“You’re letting strangers read your book before it’s published?” he asked. “Aren’t you afraid they’ll steal it?”
As a suspicious type of gal, I had already asked myself those questions. But I had quieted my fears by noting that cozy mysteries follow a formula, and it’s not exactly like I had written a millennial “And Then There Were None.”
Besides, I’ve set the story in my native eastern Kentucky. As I asked my friend, “How would somebody ‘not from around here’ know enough about the area to chronicle the decidedly regional experience of finding yourself stranded on a one-lane road behind a mobile home?”
Such a situation occurs near the end of the book, which also contains several examples of our vernacular and dialect. I tried to share some of our customs and traditions in the book and, from time to time, I’ll do the same in this blog.
For starters, let’s talk a little about the mobile aspect of mobile homes, better known around these parts as trailers. If you live up a holler, better known away from these parts as a hollow, you have to learn how to adapt because someday a neighbor will purchase a trailer and that will impact your life.
Moving trailers up hollers creates havoc and stops traffic. The companies hired to move the trailers must cut tree limbs, weeds, and bushes and, in general, navigate the homes over narrow roads not always wide enough for two tricycles to pass each other. Curves and bridges prove most problematic and time consuming.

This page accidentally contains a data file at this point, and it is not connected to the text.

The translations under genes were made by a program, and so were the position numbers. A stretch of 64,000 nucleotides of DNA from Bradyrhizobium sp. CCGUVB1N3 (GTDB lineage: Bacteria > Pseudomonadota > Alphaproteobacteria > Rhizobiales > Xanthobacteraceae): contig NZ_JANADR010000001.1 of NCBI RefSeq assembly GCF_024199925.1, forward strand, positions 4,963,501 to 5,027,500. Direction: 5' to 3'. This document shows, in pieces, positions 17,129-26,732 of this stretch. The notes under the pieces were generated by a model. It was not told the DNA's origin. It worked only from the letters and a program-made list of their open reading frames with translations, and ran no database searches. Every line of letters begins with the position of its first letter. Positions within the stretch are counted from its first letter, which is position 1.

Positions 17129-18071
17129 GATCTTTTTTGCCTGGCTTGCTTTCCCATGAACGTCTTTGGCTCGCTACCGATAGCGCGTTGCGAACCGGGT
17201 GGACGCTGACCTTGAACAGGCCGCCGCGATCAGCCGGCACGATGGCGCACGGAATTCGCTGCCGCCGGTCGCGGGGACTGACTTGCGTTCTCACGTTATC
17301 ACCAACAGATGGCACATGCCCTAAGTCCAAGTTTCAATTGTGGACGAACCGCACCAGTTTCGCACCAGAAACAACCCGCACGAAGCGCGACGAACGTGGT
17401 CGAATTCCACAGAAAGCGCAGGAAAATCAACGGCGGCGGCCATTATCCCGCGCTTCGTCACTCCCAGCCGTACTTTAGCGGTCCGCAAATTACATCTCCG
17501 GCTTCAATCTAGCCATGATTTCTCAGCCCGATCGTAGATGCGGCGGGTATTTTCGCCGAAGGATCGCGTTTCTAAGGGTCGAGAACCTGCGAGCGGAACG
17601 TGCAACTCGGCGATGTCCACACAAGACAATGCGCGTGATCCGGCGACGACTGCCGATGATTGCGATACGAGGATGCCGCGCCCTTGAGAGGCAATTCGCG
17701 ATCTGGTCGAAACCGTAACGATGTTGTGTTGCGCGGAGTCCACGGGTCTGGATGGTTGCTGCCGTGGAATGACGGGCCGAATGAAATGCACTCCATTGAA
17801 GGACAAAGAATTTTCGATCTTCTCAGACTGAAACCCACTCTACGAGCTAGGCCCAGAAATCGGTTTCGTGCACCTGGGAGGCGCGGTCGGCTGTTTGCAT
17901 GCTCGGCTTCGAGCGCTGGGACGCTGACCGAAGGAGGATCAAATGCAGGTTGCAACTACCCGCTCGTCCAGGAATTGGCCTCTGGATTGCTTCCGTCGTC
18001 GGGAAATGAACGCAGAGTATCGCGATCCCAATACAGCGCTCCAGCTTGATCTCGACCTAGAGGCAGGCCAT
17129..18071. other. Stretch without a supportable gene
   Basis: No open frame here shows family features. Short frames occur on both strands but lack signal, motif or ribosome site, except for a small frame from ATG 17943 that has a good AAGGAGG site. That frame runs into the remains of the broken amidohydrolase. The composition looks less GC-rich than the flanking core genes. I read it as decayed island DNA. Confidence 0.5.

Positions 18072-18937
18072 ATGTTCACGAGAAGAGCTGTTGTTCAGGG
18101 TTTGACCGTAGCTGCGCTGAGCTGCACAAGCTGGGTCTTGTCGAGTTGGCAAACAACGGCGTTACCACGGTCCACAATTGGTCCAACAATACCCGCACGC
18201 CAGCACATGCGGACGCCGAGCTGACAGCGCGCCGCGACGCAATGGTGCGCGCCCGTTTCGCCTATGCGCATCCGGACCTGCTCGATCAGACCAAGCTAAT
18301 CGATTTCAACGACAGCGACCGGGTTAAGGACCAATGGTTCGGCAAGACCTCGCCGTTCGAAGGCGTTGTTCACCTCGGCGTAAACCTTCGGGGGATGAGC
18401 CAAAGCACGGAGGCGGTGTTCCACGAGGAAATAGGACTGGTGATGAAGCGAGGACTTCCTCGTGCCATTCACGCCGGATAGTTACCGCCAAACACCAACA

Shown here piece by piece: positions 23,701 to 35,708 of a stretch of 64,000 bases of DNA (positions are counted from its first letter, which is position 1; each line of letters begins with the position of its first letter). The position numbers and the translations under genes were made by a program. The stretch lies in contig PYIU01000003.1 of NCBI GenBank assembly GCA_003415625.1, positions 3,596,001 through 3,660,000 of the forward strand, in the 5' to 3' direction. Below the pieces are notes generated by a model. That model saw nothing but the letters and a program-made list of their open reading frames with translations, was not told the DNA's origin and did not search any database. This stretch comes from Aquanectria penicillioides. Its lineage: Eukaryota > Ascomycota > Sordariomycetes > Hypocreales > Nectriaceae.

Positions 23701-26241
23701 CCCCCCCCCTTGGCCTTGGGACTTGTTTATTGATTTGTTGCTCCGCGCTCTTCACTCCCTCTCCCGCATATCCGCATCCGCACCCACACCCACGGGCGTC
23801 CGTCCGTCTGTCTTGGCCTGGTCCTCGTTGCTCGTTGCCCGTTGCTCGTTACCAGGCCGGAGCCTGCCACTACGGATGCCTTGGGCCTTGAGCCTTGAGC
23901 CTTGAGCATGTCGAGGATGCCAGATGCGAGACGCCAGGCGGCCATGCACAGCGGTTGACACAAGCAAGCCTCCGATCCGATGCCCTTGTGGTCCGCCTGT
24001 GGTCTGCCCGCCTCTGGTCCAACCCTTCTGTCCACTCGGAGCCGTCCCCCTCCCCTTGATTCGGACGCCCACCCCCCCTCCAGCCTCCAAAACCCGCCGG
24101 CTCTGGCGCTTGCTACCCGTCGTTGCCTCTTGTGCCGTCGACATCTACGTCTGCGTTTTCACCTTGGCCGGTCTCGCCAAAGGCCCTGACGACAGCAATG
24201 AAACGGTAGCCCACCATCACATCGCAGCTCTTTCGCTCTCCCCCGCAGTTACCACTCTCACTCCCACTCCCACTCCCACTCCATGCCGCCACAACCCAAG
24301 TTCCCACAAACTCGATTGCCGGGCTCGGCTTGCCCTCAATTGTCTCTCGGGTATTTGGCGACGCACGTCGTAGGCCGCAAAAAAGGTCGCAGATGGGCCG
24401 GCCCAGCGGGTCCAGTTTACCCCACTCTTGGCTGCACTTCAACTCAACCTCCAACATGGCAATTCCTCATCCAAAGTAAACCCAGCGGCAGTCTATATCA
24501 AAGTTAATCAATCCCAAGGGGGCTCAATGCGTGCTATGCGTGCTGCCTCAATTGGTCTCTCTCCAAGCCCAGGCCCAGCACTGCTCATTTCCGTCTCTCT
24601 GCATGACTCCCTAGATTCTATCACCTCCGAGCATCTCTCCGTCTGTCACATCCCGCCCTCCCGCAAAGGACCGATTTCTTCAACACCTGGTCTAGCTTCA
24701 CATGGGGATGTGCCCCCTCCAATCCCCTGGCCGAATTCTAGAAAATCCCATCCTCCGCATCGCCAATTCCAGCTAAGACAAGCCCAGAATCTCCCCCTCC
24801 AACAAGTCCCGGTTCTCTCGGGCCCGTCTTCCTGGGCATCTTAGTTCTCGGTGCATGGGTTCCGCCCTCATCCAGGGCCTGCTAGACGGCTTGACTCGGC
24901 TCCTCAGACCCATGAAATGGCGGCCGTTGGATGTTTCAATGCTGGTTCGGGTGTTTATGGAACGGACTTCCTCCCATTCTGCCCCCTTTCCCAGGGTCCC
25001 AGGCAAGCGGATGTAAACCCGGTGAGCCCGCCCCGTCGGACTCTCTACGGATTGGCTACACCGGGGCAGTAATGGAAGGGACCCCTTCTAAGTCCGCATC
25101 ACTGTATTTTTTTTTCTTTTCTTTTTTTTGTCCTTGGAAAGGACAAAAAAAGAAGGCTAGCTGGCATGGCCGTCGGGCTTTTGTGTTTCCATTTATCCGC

If you’re lucky, you’ll have nice neighbors who will let you know in advance when a trailer is scheduled to make its arrival. After all, there’s only one way in and one way out of a one-lane road. However, knowledge is power and, if you know ahead of time, you can plan accordingly and cancel your trip to the beauty shop.
If you’re returning home and find yourself trapped behind a trailer, you have few options. You can park in someone’s driveway or yard, shimmy around the trailer, and walk to freedom. When our school bus couldn’t make its way up the holler because a trailer blocked its way, that’s exactly what my siblings, cousins, and I did. So, there’s that. But the best thing to do is to find a friendly driveway in which to turn your vehicle and get out of there. Visit your mommaw, drive to Lexington, or go to the movies. You have time. Otherwise, you’re stuck in your car for the long haul.
If you’re in your house when the trailer makes its painstaking journey up the holler…well, maybe an emergency won’t arise. If it does, you might as well go ahead and bleed out, have the baby in the washtub, or hike through the hills for that loaf of bread.